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Parents upbeat as Ashya King arrives in Prague clinic

By Staff Reporter

Ashya King is set to make his first visit to the clinic where he is expected to receive the treatment that prompted the legal wrangle over his care.

The five-year-old brain tumour patient has been flown to Prague from Spain after leaving the Materno Infantil hospital in Malaga in Spain, where he has been treated since his parents were arrested more than a week ago.

Ashya was seen being wheeled into the University Hospital Motol in the Czech capital by medics while his mother Naghmeh stood close by.

Meanwhile, father Brett King was visiting the Proton Therapy Centre Czech (PTC) to discuss the boy's potential proton treatment.

The centre said little Ashya would have his first consultation and examination this morning.

The Kings triggered an international police pursuit when they removed Ashya from Southampton General Hospital on August 28. They were desperate for him to be given the proton therapy, which was not available to them on the NHS.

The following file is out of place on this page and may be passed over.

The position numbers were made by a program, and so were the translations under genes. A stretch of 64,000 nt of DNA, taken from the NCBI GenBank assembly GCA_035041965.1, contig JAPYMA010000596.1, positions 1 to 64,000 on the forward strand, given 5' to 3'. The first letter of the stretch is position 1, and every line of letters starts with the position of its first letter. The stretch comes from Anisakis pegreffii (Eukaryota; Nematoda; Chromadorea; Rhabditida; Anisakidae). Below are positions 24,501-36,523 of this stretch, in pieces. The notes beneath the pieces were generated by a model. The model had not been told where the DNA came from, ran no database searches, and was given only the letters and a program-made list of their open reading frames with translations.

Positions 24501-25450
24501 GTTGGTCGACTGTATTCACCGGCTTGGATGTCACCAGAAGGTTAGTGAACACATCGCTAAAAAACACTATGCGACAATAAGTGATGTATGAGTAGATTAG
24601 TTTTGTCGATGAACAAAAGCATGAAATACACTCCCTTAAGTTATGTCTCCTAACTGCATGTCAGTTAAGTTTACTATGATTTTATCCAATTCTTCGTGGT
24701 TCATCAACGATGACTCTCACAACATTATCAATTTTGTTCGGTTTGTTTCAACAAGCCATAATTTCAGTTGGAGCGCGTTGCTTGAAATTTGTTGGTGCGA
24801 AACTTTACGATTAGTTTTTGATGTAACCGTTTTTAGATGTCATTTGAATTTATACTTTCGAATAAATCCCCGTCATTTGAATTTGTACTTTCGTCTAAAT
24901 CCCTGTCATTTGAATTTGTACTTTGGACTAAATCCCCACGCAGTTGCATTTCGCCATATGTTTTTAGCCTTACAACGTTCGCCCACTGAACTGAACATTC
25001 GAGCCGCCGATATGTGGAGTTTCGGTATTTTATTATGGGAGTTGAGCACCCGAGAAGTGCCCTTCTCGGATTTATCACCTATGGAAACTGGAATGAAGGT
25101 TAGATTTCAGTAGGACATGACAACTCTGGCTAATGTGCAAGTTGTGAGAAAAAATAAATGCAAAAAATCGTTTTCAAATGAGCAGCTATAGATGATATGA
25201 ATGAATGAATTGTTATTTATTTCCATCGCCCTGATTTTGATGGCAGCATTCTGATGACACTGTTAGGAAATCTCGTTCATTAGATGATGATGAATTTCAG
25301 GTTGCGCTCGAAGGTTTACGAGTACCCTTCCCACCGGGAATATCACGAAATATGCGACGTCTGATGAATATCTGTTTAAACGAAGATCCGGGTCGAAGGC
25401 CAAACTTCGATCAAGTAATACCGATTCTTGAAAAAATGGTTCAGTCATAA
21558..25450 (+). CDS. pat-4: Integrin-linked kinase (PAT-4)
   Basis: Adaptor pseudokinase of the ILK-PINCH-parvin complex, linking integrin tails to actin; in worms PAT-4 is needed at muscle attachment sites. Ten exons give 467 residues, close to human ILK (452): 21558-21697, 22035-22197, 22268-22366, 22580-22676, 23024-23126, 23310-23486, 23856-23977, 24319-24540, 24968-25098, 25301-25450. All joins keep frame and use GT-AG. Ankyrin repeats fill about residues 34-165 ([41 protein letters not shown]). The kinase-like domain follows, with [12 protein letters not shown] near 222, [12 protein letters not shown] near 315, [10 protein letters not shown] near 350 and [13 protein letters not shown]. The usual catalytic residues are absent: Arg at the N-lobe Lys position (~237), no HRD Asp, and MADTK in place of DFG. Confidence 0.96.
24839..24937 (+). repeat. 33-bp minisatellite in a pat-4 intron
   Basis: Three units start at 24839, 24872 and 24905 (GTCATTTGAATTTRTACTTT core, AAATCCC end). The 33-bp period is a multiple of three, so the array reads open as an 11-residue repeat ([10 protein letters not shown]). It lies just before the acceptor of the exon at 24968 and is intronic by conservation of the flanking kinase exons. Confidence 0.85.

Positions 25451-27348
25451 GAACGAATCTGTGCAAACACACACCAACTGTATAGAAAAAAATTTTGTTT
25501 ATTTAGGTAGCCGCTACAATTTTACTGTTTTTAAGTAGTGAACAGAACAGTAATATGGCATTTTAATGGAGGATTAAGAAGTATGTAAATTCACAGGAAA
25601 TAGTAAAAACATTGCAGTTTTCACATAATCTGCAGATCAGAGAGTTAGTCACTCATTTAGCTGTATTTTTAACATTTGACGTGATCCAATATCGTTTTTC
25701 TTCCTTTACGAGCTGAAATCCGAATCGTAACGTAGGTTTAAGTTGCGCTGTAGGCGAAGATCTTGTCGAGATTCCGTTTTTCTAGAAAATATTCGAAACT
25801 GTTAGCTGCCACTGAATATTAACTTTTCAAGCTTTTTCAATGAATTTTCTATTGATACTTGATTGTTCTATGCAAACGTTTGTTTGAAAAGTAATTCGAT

Speaking after arriving in the Czech Republic, Mr King told Sky News they were "just so happy to be here".

He said: "This is what we wanted from the beginning. Things went from bad to worse at one stage.

"We just want the best for Ashya. He's got to get through this, he's got to get better."

Mr King said his son was "a little bit depressed" when they were first reunited.

"He's building up his strength now. We are sure he can see us and he can definitely hear us," he said.

"I am sure they are going to give him the best treatment. We just hope for the best for him."

The Proton Therapy Centre arranged for a private Cessna Citation Mustang jet fitted with medical equipment to transport the young patient from Spain.

Ashya will undergo tests ahead of the possible proton treatment next week, according to reports. It is expected to last for around five weeks, with the boy staying at Motol hospital and travelling to PTC each day.

A spokesman for University Hospital Southampton NHS Foundation Trust, which runs Southampton General Hospital, said: "It is good news that Ashya's treatment can be resumed without delay and we are delighted for him that the situation has now been resolved."

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